Deloitte Legal’s recent global launch of Legal Management Consulting (LMC) follows a deliberate strategy in China to build a new kind of firm consorting with the Deloitte culture, rather than a simple acquisition or alliance, senior lawyers with the firm say.
According to China’s LMC lead, Mark Schroeder, LMC requires “lawyers plus” to deliver tech-enabled legal and regulatory advice.
“Our platform also includes tools that we can use to help clients reduce the costs and improve the quality of their regulatory compliance activities in China,” says Schroeder. “The technology and systems we’re developing in/and for clients in China was created in multiple jurisdictions and across different service lines. The delivery requires legal, process and tech talent.”
Deloitte Legal describes LMC as a global multidisciplinary offering designed to help general counsel and their in-house legal department teams navigate rapid legal industry transformation and deliver more value with less resources. Its launch also follows an expansion of its legal services in London to further target in-house counsel.
As financial, legal and technology spheres align more closely, “Big Four” accounting firm Deloitte Touche Tohmatsu Limited’s legal services arm and other Deloitte practices around the world have targeted improving corporate counsel operating models to deliver faster integrated services within enterprises. LMC services can enable legal departments to use technology more efficiently and elevate effectiveness in monitoring risk.
“Whether Deloitte Legal was the ‘first’, the ‘last’ or somewhere in between to target legal services would probably depend on the jurisdiction in question,” Patrick Yip, Senior International Adviser at Shanghai Qin Li Law Firm, a member of the Deloitte Legal global network, told Asia Business Law Journal. “For China, however, Shanghai Qin Li Law Firm would be one of the earlier firms to enter the Legal market.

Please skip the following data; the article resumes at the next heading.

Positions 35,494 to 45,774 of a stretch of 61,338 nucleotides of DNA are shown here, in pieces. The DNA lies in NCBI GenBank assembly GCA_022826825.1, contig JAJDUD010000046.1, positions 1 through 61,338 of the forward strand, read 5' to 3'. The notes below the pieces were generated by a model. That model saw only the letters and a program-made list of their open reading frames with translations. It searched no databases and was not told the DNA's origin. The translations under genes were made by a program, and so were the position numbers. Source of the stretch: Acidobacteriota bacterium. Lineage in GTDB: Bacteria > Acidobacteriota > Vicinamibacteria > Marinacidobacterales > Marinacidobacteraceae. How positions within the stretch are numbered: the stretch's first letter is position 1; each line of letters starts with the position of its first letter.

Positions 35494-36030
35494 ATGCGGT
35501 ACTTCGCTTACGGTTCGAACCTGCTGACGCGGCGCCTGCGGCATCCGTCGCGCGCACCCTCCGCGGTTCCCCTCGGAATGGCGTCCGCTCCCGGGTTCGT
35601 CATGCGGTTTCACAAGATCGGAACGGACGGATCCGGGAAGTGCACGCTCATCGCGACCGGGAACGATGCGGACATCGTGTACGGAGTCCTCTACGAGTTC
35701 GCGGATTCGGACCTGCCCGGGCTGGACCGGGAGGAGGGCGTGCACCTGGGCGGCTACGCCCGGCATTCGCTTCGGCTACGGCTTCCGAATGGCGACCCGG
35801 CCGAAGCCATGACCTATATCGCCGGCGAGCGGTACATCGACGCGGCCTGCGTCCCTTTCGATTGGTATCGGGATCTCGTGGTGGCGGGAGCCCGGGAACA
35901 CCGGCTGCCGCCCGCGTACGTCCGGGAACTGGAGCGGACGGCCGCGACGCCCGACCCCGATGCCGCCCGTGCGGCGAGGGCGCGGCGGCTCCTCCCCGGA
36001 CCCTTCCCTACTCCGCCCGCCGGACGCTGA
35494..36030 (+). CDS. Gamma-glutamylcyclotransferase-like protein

“Our strategy has been to build a new kind of law firm with the distinctive Deloitte Legal culture, one of diversity, collaboration and globalization, instead of, like other firms, merging with or acquiring existing traditional law firms,” Yip says.
“All of the professionals recruited by Shanghai Qin Li Law Firm were developed with the Deloitte methodology and in association with the firms of the Deloitte platform. Deloitte Legal has worked extensively with the other parts of the Deloitte network on joint client pursuits that have led to client engagements that would not have been possible if Deloitte Legal or any of the Deloitte firms went on its own.”
Yip said China is immersed in a complex compliance environment, and businesses operating there are managing an ever-shifting regulatory landscape of exposures and changes imposed by regulators, often with limited in-house resources.
“Shanghai Qin Li Law Firm, in collaboration with Deloitte China’s data analytics and software engineers, have developed customized workflow programs to automate such complex regulatory compliance programs, helping in-house teams achieve more with less,” he said.